Temperature plays a crucial role in grape cultivation, with the mean temperature hovering around 23.4°C during the growing season. This moderate range is conducive to a variety of grape types, catering to both those preferring warmer conditions, such as Syrah and Chardonnay, and those thriving in slightly cooler climates.

Rainfall in the Peel wine subregion averages at 177 mm during the growing season, relatively low yet manageable with efficient water management practices. This scarcity of rainfall during crucial growth stages necessitates careful hydration strategies to avoid vine stress and prevent the onset of diseases.

The ocean's proximity significantly influences the Peel subregion's climate. Sea breezes from the Indian Ocean temper temperatures, particularly in the western reaches, mitigating extremes of heat and imparting a refreshing coolness during the grape ripening phase. This maritime influence also aids in maintaining optimal acid levels in the grapes, a critical factor in crafting wines of exceptional quality.

Altitude variation adds another layer of complexity to the Peel region's geography. Ranging from sea level to 592 meters as it extends from the coast into the hills and forests of the Darling Range, this diversity contributes to microclimatic variations within the subregion. Vineyards at higher elevations experience cooler temperatures and distinct growing conditions compared to those at lower altitudes, facilitating the cultivation of a diverse array of grape varieties and yielding wines with unique characteristics.

The interplay of the Mediterranean climate and regional influences, such as ocean proximity and altitude variations, fosters an environment conducive to cultivating a wide range of grape varieties. These factors converge to produce wines imbued with distinctive flavor profiles, emblematic of the Peel subregion's singular terroir.

The Peel wine subregion's soil composition is integral to the character and quality of its wines, reflecting the area's diverse geology and topography. This diversity supports a variety of grapevines, influencing not only the types of grapes that can be grown but also the resulting wine's flavor profile and structure. Here's a closer look at the most common soils found in the Peel wine subregion:

  1. Sandy Soils: Predominant in coastal areas, sandy soils are known for their excellent drainage capabilities. These soils tend to be low in natural fertility, which can be advantageous for viticulture as it encourages vines to root deeply in search of nutrients, potentially enhancing the complexity and concentration of flavors in the grapes. Wines from vineyards planted in sandy soils often exhibit a distinctive minerality and finesse, a direct reflection of these soil characteristics.
  2. Loamy Soils: Inland parts of the Peel subregion feature loamy soils, which are a balanced mix of sand, silt, and clay. This soil type is prized for its moderate fertility and good water retention capabilities, without being prone to waterlogging. The presence of loam allows for a consistent supply of moisture and nutrients to the vines, contributing to balanced vine growth and development. Wines from areas with loamy soils tend to be well-rounded, with a depth of flavor that speaks to the nutrient-rich foundation on which the vines thrive.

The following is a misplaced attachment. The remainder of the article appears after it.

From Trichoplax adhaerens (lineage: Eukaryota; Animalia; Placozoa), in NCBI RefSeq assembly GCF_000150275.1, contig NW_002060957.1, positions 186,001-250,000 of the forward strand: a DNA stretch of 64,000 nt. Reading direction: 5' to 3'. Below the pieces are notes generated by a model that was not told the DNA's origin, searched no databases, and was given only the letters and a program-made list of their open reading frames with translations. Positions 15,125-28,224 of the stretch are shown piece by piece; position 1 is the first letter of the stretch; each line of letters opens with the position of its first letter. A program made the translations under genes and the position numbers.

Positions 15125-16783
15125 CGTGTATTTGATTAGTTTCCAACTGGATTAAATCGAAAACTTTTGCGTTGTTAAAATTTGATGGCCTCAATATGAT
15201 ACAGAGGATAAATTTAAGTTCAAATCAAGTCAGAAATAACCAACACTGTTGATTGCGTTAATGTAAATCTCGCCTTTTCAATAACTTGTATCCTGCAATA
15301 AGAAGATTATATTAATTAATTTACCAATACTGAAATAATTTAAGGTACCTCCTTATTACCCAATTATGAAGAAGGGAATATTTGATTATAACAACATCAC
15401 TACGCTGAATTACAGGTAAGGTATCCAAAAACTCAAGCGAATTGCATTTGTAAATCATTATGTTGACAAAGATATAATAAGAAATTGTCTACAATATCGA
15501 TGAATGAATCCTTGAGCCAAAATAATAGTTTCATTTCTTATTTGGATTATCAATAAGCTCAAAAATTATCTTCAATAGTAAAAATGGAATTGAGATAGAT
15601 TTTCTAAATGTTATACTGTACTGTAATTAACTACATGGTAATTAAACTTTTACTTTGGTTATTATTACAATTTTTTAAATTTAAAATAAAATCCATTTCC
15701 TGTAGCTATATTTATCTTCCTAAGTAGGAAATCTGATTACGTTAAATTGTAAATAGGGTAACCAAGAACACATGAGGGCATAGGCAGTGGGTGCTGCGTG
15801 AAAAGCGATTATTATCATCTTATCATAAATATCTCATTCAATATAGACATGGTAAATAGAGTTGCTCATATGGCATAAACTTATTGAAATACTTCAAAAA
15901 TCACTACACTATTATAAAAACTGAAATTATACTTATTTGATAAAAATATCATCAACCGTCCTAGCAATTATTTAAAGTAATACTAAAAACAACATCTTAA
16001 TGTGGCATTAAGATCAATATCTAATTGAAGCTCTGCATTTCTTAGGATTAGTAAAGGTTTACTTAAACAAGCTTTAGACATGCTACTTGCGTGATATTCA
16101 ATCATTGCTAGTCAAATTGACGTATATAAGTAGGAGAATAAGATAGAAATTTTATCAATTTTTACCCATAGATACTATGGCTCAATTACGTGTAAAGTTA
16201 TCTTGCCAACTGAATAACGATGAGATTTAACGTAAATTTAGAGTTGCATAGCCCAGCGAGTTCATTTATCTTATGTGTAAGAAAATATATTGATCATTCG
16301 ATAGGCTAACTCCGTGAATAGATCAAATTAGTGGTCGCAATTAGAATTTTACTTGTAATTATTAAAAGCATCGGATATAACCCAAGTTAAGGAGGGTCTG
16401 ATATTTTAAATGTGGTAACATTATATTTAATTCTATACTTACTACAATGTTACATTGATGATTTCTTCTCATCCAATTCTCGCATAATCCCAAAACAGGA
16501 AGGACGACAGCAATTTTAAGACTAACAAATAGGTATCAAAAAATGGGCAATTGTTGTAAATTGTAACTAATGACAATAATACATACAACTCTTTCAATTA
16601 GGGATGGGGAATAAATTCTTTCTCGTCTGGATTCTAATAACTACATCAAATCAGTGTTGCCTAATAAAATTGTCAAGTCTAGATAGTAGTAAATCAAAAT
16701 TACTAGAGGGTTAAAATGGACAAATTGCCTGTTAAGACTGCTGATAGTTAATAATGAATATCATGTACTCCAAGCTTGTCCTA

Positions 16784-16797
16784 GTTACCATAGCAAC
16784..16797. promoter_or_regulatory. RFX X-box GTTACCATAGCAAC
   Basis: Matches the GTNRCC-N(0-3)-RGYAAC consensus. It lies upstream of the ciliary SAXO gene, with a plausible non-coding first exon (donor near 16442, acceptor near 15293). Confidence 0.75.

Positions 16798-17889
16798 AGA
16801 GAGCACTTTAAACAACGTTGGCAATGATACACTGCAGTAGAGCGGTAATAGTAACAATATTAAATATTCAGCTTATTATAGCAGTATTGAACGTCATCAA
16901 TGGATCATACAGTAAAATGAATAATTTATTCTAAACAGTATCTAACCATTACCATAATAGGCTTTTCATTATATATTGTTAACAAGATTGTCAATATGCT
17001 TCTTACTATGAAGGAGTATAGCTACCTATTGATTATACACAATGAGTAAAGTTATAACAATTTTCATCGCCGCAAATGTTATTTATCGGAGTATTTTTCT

The variation between sandy and loamy soils within the Peel wine subregion creates a natural laboratory for viticulture, allowing winemakers to explore the influence of terroir on their wines. This soil diversity is a key factor in the region's ability to produce a wide range of wine styles, each with its own unique expression of the Peel subregion's varied landscape.


The Peel wine subregion, nestled within Western Australia, stands out for its distinct geographical breadth that stretches from coastal lines to forested hills. Despite its expansive landscape, it is known as the smallest wine region in Western Australia by vineyard area. The Mediterranean climate here, characterized by its oceanic breezes and varying altitudes, creates a unique terroir that supports the cultivation of various grape varieties. Among these, Syrah (Shiraz), Cabernet Sauvignon, Chardonnay, and Chenin Blanc are the most prominent, each with specific agricultural and climatic needs that influence their cultivation in the Peel subregion.

  1. Syrah (Shiraz): Thriving in the Peel region’s Mediterranean climate, Syrah demands well-drained soils and ample sunlight to mature properly. Its growth is optimal in the warmer, sunlit areas of the region, where sea breezes mitigate the intense heat, ensuring a balance between ripening and retaining the grapes' natural acidity. This variety benefits from the region's moderate temperatures, which prevent the grapes from overripening, thus maintaining the desired balance between sugar and acidity.